November 13, 2013

Mandatory SpendingOption 12

Function 600 - Income Security

Eliminate Subsidies for Certain Meals in the National School Lunch and School Breakfast Programs

(Billions of dollars) 2014 2015 2016 2017 2018 2019 2020 2021 2022 2023 2014-2018 2014-2023
Change in Outlays -0.1 -0.7 -1.0 -1.0 -1.1 -1.1 -1.2 -1.2 -1.3 -1.3 -3.9 -10.1

Note: This option would take effect in July 2014.

The National School Lunch Program and the School Breakfast Program provide funds that enable public schools, nonprofit private schools, and residential child care institutions to offer subsidized meals and snacks to students. In the 2013–2014 school year, federal subsidies for each lunch are $0.57 and for each breakfast are $0.28 for many students in households with income above 185 percent of the federal poverty guidelines (commonly known as the federal poverty level, or FPL). The programs provide larger subsidies for meals served to students from households with income at or below 185 percent of the FPL and above 130 percent of the FPL, and still larger subsidies to students from households with income at or below 130 percent of the FPL. As a result of the subsidies, students from households with income at or below 130 percent of the FPL pay nothing for their meals.

This option would eliminate the subsidies for meals served to students from households with income greater than 185 percent of the FPL beginning in July 2014. The Congressional Budget Office estimates that the option would reduce federal spending by $10 billion through 2023.

Under current law, federal subsidies for meals served to students from households with income greater than 185 percent of the FPL can include base cash subsidies, certain commodities, and, for those schools in compliance with federal nutrition guidelines, an additional cash subsidy. In the 2013–2014 school year, the base cash subsidies for meals served to students from households with income greater than 185 percent of the FPL are $0.28 per lunch and $0.28 per breakfast; for after-school snacks provided to such students, the amount is $0.07. All participating schools also receive commodities—food from the Department of Agriculture, such as fruit and meat—with a value of $0.23 per lunch. Schools do not receive commodities for breakfasts or snacks. Schools that are in compliance with federal nutrition guidelines receive an additional cash subsidy of $0.06 per lunch. (Schools in Alaska and Hawaii and schools with large numbers of meals served to students from households with income at or below 185 percent of the FPL receive additional subsidies.)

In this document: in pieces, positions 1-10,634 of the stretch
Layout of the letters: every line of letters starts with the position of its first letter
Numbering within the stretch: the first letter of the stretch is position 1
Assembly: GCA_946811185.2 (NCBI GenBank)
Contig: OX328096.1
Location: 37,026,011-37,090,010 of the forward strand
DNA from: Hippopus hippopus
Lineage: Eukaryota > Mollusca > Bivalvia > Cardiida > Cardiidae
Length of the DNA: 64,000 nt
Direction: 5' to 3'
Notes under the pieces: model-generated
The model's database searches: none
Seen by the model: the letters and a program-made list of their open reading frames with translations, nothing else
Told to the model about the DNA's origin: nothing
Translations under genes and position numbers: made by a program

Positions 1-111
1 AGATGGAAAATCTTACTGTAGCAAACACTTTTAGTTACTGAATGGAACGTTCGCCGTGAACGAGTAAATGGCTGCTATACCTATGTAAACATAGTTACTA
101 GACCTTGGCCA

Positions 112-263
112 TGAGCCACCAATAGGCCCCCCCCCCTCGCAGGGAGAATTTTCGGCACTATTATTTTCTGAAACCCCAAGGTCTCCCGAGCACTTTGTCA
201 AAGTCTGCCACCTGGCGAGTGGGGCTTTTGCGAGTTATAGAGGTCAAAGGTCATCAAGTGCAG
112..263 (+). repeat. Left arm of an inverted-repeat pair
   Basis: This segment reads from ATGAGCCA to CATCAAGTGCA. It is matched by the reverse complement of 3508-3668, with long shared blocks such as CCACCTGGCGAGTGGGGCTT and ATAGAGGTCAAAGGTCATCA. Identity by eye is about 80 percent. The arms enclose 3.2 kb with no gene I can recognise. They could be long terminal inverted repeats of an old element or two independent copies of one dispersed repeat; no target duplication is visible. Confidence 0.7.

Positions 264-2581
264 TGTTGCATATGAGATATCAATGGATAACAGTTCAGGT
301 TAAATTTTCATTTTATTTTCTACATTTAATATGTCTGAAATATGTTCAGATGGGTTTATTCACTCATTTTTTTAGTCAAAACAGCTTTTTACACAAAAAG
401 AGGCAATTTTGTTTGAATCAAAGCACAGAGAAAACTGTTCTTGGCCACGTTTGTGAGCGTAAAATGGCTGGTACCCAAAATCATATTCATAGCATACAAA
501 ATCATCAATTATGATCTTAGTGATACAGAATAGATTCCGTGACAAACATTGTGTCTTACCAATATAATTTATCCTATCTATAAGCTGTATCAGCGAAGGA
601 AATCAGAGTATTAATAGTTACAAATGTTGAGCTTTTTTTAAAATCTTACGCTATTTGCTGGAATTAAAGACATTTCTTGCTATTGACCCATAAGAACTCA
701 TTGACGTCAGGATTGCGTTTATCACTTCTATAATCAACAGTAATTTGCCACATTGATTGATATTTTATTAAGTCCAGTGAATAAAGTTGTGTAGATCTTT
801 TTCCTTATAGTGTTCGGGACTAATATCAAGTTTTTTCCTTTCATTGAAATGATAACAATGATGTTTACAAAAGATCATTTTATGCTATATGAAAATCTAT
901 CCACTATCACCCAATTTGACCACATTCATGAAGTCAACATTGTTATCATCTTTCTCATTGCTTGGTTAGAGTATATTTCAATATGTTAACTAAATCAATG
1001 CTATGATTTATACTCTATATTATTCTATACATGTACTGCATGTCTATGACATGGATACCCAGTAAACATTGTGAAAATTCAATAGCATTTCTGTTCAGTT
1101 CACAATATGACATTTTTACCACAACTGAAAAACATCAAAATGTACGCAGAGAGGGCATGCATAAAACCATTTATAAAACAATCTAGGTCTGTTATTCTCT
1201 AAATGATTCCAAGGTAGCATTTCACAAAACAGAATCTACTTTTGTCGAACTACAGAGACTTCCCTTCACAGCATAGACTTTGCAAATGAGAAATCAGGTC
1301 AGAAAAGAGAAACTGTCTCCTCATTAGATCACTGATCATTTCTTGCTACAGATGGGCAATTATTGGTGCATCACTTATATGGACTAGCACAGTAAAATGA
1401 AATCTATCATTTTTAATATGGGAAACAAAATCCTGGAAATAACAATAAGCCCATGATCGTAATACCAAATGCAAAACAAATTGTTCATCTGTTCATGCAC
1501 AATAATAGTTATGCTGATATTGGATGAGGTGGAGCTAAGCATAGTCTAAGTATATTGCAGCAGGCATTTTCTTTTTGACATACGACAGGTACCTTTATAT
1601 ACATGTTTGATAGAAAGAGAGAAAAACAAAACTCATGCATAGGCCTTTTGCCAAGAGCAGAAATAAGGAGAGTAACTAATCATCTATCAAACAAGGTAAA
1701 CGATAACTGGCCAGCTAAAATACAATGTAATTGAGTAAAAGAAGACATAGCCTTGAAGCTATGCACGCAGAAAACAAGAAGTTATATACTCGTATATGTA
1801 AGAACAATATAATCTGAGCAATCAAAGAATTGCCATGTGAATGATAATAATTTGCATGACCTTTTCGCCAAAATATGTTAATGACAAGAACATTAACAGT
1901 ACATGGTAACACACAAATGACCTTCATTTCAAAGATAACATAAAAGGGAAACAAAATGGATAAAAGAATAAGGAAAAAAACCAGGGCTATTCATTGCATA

The primary rationale for this option is that it would target federal subsidies to those most in need. No clear justification exists for subsidizing meals for students who are not from low-income households, and because the subsidies for meals served to students from households with income greater than 185 percent of the FPL are small, the effect of the option on those students and the members of their households would probably be minimal.

A rationale against this option is that schools would probably offset part or all of the loss of the subsidies by increasing the prices they charge higher-income students for meals. In addition, schools that incur costs to administer the programs that are greater than the subsidies they receive for meals served to students from households with income at or below 185 percent of the FPL might leave the programs. Eligible students at such schools would no longer receive subsidized meals, and the meals served at those schools would no longer have to meet any of the other requirements of the programs (including the nutrition guidelines).